$$\begin{aligned}& I_{t_{i},t}^{\gamma }g_{i} \bigl(t,x(t) \bigr)= \frac{1}{\varGamma ( \gamma )} \int _{t_{i}}^{t}(t-s)^{\gamma -1}g_{i} \bigl(s,x(s) \bigr)\,ds, \\& I_{0,s_{i}}^{\alpha }f \bigl(s_{i},x(s_{i}) \bigr)=\frac{1}{\varGamma ( \alpha )} \int _{0}^{s_{i}}(s_{i}-s)^{\alpha -1}f \bigl(s,x(s) \bigr)\,ds. \end{aligned}$$

The authors gave a suitable formula of piecewise continuous solutions, and they presented existence results on a compact interval by the contraction mapping principle.

What will happen if the nonlinear equations (1.2) and (1.3) extend into fractional differential equation with delay? We are particularly interested in fractional differential equation involving time-varying delays.

On the other hand, finite-time stability analysis is also one of the most crucial themes for fractional systems, such as [23,24,25,26,27]. In detail, in [23, 24], the authors investigated finite-time stability of Caputo delta fractional difference equations, and a finite-time stability criterion was proposed for the addressed equations. In [25], the authors presented finite-time stability results of nonlinear fractional delay differential equations under mild conditions on the nonlinear term. Li and Wang introduced the concept of a delayed Mittag-Leffler type matrix function, and then they presented the finite-time stability results by virtue of a delayed Mittag-Leffler type matrix in [26]. In [27], the authors firstly established an interesting impulsive Gronwall inequality with maxima involving a Hadamard type singular kernel, which could be applied to making a prior estimation. Secondly, they applied the above inequality and fixed point approach to show two existence results. Finally, they showed the finite-time stability results. In [21, 22], the authors investigated existence and uniqueness theorems for Caputo fractional differential equations. In [20], Ameen et al. studied the Ulam stability and existence theorems for Caputo generalized fractional differential equations where the kernel of the fractional derivative was function dependent so that the result generalized many existing results in history. Further, for more details about some other properties of the solutions, we can see [28,29,30,31,32,33,34,35,36,37,38,39,40,41,42,43].

However, when we add non-instantaneous impulsive effects into the fractional systems [24,25,26,27], what can we get? Heavily inspired by the papers mentioned, in this paper, we mainly plan to research the existence and finite-time stability results under non-instantaneous impulsive conditions. We first assume two increasing finite sequences of points \(\{t_{i}\}_{i=1}^{p+1}\) and \(\{s_{i}\}_{i=0} ^{p}\) are given such that \(s_{0}=0< t_{i}\leq s_{i}< t_{i+1}\), \(i=1,2,\dots ,p\), and points \(t_{0}\), \(T\in \mathbb {R}_{+}\) are given such that \(0< t_{0}< t_{1}\), \(t_{p}< T\leq t_{p+1}\), p being a natural number. We are concerned with the following ψ-Hilfer fractional differential equation with time-varying delays and non-instantaneous impulses:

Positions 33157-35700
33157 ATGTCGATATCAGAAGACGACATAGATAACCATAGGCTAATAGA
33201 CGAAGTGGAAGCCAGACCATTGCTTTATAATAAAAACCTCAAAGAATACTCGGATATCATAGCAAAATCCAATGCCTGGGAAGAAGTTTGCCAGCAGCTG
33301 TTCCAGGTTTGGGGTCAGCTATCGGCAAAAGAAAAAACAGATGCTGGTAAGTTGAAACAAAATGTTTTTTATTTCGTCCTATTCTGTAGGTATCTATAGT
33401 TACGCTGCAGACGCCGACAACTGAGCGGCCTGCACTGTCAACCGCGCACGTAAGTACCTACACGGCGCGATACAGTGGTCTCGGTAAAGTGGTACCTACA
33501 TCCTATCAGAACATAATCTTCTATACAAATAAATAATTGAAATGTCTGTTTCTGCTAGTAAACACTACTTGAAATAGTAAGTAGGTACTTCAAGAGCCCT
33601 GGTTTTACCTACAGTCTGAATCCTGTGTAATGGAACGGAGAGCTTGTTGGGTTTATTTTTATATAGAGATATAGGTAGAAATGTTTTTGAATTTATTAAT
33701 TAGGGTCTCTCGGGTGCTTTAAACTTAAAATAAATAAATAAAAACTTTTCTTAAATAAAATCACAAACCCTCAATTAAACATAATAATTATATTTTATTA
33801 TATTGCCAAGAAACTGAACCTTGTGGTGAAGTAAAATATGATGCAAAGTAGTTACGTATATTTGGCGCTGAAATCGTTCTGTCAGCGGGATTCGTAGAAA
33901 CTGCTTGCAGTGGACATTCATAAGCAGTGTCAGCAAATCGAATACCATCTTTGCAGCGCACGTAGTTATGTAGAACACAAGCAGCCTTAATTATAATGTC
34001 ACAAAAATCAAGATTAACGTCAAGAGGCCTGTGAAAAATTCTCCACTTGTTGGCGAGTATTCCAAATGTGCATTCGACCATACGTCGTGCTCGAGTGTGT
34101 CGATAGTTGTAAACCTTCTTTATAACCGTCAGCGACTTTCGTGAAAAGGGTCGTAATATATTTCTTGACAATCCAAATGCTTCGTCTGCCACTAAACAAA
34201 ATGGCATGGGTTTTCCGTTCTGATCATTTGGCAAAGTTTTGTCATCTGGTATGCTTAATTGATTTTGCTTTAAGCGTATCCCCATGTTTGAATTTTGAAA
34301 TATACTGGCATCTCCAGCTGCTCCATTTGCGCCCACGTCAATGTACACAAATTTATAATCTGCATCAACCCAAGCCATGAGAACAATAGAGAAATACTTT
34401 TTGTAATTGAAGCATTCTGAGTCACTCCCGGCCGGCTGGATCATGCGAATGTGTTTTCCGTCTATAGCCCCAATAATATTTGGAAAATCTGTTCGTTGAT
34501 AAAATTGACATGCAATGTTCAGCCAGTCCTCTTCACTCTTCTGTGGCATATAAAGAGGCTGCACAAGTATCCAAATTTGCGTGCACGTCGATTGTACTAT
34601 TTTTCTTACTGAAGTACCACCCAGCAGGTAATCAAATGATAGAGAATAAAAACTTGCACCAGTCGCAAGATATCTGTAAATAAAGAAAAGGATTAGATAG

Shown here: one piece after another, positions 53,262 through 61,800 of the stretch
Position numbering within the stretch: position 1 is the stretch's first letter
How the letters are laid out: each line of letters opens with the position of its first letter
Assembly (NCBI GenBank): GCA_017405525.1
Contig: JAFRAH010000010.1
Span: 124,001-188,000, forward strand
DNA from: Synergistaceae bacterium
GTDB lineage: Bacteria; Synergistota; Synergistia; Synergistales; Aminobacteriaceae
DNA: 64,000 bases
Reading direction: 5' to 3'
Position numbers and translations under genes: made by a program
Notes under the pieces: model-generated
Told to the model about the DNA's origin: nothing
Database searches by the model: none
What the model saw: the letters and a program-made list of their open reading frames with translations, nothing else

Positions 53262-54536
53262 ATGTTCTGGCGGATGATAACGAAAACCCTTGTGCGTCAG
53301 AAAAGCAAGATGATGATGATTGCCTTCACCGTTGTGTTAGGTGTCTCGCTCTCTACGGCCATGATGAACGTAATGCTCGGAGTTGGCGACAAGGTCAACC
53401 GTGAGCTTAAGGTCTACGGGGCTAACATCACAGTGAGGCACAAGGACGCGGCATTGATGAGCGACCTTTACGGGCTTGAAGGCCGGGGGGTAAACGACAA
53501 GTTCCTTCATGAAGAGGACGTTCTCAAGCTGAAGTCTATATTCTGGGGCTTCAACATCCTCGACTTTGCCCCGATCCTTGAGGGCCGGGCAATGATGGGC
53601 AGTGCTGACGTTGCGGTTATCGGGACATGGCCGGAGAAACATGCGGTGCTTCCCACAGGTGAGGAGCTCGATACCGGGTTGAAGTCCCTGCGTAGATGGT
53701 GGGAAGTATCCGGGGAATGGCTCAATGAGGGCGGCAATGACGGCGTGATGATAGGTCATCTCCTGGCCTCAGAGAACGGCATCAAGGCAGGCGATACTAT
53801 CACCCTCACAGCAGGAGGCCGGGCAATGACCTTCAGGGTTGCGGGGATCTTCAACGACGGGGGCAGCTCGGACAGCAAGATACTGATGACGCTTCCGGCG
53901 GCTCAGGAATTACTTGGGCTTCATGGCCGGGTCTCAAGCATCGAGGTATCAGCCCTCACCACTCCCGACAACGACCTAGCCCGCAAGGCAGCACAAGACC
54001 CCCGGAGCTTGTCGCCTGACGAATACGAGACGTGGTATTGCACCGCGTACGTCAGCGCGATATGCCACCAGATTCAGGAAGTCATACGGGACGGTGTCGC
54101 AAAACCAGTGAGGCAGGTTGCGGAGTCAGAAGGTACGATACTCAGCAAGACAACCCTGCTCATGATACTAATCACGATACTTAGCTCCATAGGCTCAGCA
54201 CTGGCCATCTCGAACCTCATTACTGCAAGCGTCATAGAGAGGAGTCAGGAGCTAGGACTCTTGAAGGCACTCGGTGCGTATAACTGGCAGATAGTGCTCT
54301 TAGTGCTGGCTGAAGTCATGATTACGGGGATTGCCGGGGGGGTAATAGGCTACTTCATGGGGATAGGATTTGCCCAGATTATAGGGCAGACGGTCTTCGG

$$ \textstyle\begin{cases} {}^{H}D_{t}^{\alpha ,\beta ;\psi } x(t)=A(t)x(t)+B(t)x (t-h(t) )+f (t,x(t),x (t-h(t) ) ), \\ \quad t\in J_{1}= (s_{k},t_{k+1}]\cap [t_{0},T], k=0,1,\dots ,p, \\ x(t)=\frac{\phi _{k} (t,x(t) )}{\varGamma (\gamma )\varGamma (2- \gamma )}, \quad t\in J_{2}=(t_{k},s_{k}]\cap [t_{0},T], k=1,2,\dots ,p, \\ x(s_{k})=x(s_{k}^{+})=x(s_{k}^{-}), \quad k=1,2,\dots ,p, \\ x(t)=\frac{\phi (t)}{\varGamma (\gamma )\varGamma (2-\gamma )}, \quad t\in J_{3}=[-h,t_{0}], \end{cases} $$
(1.4)

where \(J=J_{1}\cup J_{2}\cup J_{3}\), \({}^{H}D_{t}^{\alpha ,\beta ; \psi } (\cdot )\) is the ψ-Hilfer fractional derivative of order \(\alpha \in (0,1]\) and type \(0\leq \beta \leq 1\), with respect to function ψ (see [44]), \(\gamma =\alpha +\beta (1-\alpha )\). \(x(t)\) is the quantity of state mapping the interval J to \(\mathbb {R}\), \(A(t)\), \(B(t):\mathbb {R}\rightarrow \mathbb {R}\) are bounded operators, \(f: J\times \mathbb {R}\times \mathbb {R}\rightarrow \mathbb {R}\) is continuous and \(\phi _{k}: (t_{k},s _{k}]\cap [t_{0},T]\times \mathbb {R}\rightarrow \mathbb {R}\), \(k=1,2,\dots ,p\), and \(h(t)\) is a continuous delay function satisfying \(0\leq h(t)\leq h\), \(t\in J\), and \(\phi (t)\) denotes an element of the state space \(C([-h,t_{0}],\mathbb {R})\) that is a Banach space of all continuous functions with the norm defined in the following manner as \(\|\phi \|:= \sup_{-h\leq t \leq t_{0}}|\phi (t)|\).

Remark 1.1

([6])

If \(t_{k}=s_{k}\), \(k=1,2,\dots ,p\), then system (1.4) reduces to an impulsive differential equation. In this case at any point of instantaneous impulse \(t_{k}\) the amount of jump of the solution \(x(t)\) is given by \(I_{k}=\frac{\phi _{k} (t,x(t) )}{\varGamma (\gamma )\varGamma (2-\gamma )}\).

Compared with some recent results in the literature, such as [6, 8,9,10,11,12,13] and some others, the chief contributions of our study contain at least the following four issues:

  1. (1)

    In [6, 8,9,10], authors discussed several types of stability except the finite-time stability, and we first introduce the definition of finite-time stability into the ψ-Hilfer fractional differential equation with non-instantaneous impulses.

  2. (2)

    Compare with [6, 8,9,10,11,12,13], in system (1.4), we study the equation with time-varying delays, which is a significant breakthrough in dealing with a non-instantaneous impulsive ψ-Hilfer fractional differential system.

  3. (3)